Bridge-and-Tunnel Kids

When city parents choose public schools far afield, what are the consequences?

 Each weekday morning, the commute begins: Carfuls and trainloads of Brooklynites make their way across the river to Manhattan, fighting traffic on the Williamsburg Bridge and jam-packed L trains. The trip can take anywhere from 15 minutes to an hour; on arriving, they strip off their coats, say goodbye to their mommies and daddies, and settle in for another day of elementary school.

While the Williamsburg shuffle has gotten increased attention of late, thanks to a Crain's article and an epic discussion thread that followed on the Brownstoner blog, parents sending kids as young as kindergarten age to schools elsewhere in the city is a time-honored tradition in the world of New York parenting. The city doesn't officially keep track of how many kids attend public schools outside their assigned districts—with or without legal permission—but every parent, it seems, knows someone who's done it.

And even as parents comparison-shop for public schools like they're applying for college, debates are beginning to erupt: Is this a positive sign of school choice or a worrying trend toward self-segregation?

photo: Willie Davis/Veras

Technically, city schoolkids are supposed to attend elementary school in their local "zone," a subdivision of the city's 74 school districts. (Magnet schools, which draw from a wider catchment area, and some privately contracted charter schools are exempt from the zones.) In reality, though, as most every parent who's visited the website or taken part in a playground strategy session knows, there are many ways to get around the rules.

The most aboveboard method is to request a "variance," whereby a school principal signs off on accepting a student from another zone. The official city variance form—now redubbed a "placement exception request" form—lists five categories of requests for exemptions: health reasons, safety issues, desire to attend the same school as a sibling, childcare hardship, and "other," which makes for a convenient catch-all that allows considerable leeway to principals.

"It's always been kind of random around the city," says director Pamela Wheaton of the variance process. "There certainly are chancellor's regulations, but they seem to be applied differently [from] district to district around the city." In Queens, she says, it's nearly impossible to get into a school outside of your zone; in some other parts of the city, meanwhile, principals have long been generous with variances. "I think schools are setting it up as they see fit."

photo: Willie Davis/Veras
Then there are the various levels of subterfuge. In neighborhoods with more highly rated schools, every block, it seems, has some child who, as far as the Department of Education is concerned, officially resides with a grandparent or other distant relative. Cheating your way in can be as simple as getting a friend to add your name to their Con Ed bill, say veteran parents. "Everyone's lying about addresses," says one Williamsburg mom whose daughter attends a magnet school in Manhattan. "People ask you, 'Can I use your address, because I want to go to your school?' "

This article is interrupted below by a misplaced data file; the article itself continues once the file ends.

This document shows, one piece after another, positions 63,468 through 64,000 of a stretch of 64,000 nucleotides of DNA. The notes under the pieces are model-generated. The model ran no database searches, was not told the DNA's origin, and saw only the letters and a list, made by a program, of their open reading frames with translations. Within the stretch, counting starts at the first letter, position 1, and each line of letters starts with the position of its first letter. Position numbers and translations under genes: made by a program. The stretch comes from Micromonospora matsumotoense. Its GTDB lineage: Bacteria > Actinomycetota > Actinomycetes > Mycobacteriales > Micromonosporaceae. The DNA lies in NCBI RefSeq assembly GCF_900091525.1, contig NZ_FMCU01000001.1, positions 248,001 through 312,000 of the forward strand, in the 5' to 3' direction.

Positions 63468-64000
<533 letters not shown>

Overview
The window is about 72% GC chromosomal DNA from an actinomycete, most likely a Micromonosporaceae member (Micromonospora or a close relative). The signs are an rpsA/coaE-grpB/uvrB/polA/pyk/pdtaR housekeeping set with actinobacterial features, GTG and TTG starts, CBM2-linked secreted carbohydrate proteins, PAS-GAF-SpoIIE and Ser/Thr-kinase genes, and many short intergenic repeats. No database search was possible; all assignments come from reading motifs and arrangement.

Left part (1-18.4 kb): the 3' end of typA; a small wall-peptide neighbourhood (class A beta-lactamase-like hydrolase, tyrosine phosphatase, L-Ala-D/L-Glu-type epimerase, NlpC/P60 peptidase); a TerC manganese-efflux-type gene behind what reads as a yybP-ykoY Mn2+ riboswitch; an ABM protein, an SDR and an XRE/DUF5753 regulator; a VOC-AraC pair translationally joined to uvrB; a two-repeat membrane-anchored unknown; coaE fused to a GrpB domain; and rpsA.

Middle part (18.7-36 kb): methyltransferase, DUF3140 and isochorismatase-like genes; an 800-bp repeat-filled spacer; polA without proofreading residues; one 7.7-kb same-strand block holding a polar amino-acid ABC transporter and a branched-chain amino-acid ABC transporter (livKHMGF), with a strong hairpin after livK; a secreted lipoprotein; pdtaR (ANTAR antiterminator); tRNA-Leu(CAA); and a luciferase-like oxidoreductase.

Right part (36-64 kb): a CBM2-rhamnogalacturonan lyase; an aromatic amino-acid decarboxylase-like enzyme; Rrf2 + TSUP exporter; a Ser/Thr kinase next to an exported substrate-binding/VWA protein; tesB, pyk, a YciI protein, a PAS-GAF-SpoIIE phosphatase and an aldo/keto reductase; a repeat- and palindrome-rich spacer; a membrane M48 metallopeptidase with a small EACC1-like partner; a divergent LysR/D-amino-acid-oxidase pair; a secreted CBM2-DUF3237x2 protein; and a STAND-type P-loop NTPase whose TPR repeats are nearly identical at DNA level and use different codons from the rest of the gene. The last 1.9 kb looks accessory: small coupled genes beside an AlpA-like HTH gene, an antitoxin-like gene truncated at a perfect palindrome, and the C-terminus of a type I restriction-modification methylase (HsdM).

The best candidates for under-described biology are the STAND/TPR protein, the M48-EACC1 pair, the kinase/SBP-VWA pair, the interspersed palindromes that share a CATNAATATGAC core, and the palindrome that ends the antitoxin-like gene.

The situation is especially apparent at red-hot schools such as P.S.321 in Park Slope, which is filled so far beyond capacity that official variances are almost impossible to obtain. Stacey Sarnicola, who recently moved to Bay Ridge but kept her daughter at P.S.321, says, "We did it all aboveboard. But I know I've encountered families where the directory says one address, and you call for a play date and they say, 'Oh, that's not really my address.' "

The reasons that parents choose far-flung schools are as varied as the schools (and kids) themselves. Greenpoint mom Lorraine Kenny tells a typical story: When her first daughter was ready for kindergarten in 2001, she looked at her local zoned school, P.S.110, but was turned off by what she says at the time seemed an uninspired academic setting. (Kenny says she was also concerned about being tracked into the local zoned middle school—a common concern expressed by parents interviewed by the Voice, one of whom called city middle schools "the black hole of the school system.") Instead, since P.S.110 lacked a specialized program for gifted and talented students, she was able to get a variance to send her daughter to P.S.116 across the river in Murray Hill.

Five years later, though, when Kenny's second daughter was ready to enter the school system, the city told her she'd have to apply to the gifted and talented program in her district, at a school several miles away in Bedford-Stuyvesant. "From the research that I did, on, they say things like, 'The kids can't go out on the playground because it's too dangerous.' " Add in that it was a brand-new program, she says, and "the idea of my daughter being a guinea pig in that situation, it just didn't seem like a viable alternative to what we were in, which is a fantastic school." Instead, she chose to send her younger daughter to New Explorations in Science, Technology and Math (NEST), a magnet school on the Lower East Side that draws so many Williamsburg kids that one enterprising Williamsburg parent made a custom Google Map to ease carpooling.

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